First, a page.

But the smart guys I talk to had been expecting Apple to receive a Newtonian gravitational blow for the last several quarters.  Their consensus is that the Company will need to come up with something not in its visible bag of tricks to regain its lost luster.  And I can’t help wondering what Jobs, Steve Jobs would have made of all of this.  After all, he was the wizard, and whether he might’ve been able to bring to market some bright shiny objects that would’ve changed the equation, we’ll never know.


Because he’s gone, he’s go-one and nothing’s gonna bring him back.  So investors, already terrorized by factors too abundant and varied to inventory in this space, took for the hills.  Global equity indices plunged in sympathy on Thursday, and, at that precise moment, all the key elements needed for a real crash were in perfect configuration.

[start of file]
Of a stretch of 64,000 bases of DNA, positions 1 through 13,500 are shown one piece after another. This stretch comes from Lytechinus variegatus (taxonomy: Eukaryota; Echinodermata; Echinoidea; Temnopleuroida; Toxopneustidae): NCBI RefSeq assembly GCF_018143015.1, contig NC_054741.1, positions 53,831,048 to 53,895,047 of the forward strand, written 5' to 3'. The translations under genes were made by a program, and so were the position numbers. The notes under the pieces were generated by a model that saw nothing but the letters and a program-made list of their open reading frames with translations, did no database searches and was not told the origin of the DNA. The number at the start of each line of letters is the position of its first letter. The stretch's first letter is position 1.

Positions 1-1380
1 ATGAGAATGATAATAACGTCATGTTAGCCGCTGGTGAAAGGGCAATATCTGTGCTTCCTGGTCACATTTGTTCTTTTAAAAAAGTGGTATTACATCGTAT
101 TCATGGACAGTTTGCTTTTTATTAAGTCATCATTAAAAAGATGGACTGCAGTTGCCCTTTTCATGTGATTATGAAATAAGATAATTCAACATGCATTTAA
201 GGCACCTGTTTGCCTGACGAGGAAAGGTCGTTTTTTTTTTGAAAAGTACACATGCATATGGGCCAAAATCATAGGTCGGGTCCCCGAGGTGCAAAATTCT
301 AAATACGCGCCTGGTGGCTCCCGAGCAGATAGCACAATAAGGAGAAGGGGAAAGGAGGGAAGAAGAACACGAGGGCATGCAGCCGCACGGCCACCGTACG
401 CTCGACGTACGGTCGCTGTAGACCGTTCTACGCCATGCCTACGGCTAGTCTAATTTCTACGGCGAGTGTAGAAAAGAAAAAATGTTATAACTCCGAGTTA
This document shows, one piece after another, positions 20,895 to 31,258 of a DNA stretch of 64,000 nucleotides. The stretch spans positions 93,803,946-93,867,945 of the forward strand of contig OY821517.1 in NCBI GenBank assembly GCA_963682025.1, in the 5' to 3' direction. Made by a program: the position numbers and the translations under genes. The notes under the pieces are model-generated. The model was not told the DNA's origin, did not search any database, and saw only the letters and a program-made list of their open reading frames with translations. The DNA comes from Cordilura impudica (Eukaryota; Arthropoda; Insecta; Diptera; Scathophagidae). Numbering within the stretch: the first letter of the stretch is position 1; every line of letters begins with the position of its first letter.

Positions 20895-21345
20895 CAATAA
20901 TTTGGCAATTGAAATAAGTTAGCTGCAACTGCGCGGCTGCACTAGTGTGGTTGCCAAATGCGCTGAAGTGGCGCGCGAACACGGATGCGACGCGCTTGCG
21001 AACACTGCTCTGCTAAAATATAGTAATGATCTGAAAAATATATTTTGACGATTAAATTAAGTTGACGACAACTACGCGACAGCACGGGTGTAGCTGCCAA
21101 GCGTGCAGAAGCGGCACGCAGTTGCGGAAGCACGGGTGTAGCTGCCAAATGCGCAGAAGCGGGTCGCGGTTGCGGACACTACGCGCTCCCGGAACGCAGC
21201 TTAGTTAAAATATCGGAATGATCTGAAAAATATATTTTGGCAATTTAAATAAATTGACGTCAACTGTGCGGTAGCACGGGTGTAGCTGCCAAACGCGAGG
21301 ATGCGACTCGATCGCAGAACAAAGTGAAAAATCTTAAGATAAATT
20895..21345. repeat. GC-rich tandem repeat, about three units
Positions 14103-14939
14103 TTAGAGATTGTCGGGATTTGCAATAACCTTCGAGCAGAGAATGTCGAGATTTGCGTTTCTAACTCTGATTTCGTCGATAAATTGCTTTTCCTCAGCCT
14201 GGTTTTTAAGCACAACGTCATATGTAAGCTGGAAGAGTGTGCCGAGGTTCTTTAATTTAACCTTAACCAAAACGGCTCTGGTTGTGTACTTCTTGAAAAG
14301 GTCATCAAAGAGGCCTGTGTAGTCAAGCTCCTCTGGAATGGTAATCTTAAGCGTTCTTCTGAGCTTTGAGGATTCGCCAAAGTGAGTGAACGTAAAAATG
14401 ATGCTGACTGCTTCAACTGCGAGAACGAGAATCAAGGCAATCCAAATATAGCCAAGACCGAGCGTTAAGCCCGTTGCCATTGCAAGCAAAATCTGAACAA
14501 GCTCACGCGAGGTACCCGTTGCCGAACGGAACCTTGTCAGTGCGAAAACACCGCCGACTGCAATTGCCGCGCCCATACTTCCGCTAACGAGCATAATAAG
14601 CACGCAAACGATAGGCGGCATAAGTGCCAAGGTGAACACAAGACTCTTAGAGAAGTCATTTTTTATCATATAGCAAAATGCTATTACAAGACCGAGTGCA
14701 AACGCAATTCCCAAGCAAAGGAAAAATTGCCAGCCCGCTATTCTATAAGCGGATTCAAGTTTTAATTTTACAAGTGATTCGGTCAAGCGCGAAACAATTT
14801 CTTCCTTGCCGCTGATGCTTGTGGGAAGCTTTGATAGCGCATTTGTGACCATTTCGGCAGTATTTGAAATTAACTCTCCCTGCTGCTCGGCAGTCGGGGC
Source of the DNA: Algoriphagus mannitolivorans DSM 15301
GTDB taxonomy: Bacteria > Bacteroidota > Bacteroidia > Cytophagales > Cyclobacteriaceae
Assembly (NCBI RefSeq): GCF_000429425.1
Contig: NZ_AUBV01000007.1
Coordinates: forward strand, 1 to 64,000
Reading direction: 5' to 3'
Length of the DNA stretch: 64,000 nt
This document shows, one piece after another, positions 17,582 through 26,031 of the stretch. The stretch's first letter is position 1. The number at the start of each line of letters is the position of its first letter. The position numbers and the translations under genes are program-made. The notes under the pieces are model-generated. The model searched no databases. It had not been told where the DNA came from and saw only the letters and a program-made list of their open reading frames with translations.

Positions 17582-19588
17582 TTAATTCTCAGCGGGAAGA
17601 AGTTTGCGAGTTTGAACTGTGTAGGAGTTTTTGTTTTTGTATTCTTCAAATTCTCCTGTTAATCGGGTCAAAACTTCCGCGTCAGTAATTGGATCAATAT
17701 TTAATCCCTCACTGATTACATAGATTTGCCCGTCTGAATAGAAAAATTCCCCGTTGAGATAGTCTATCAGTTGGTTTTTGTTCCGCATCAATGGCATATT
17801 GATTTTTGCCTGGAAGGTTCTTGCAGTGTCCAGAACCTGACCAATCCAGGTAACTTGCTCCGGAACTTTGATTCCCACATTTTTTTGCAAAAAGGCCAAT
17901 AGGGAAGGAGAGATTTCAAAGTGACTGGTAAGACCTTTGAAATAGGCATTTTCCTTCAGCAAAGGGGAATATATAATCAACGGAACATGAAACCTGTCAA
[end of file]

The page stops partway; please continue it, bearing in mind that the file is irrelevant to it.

But then came The Good: a December Jobs Report that played to the unmixed delight of any objective observer in its orbit.  Non-Farm Payrolls blew the doors off expectations, the previous two months were revised upward, the Labor Force Participation Rate rose by several hundred thousand, Average Hourly Earnings surprised to the upside as well.  Investors everywhere sucked in a huge sigh of relief.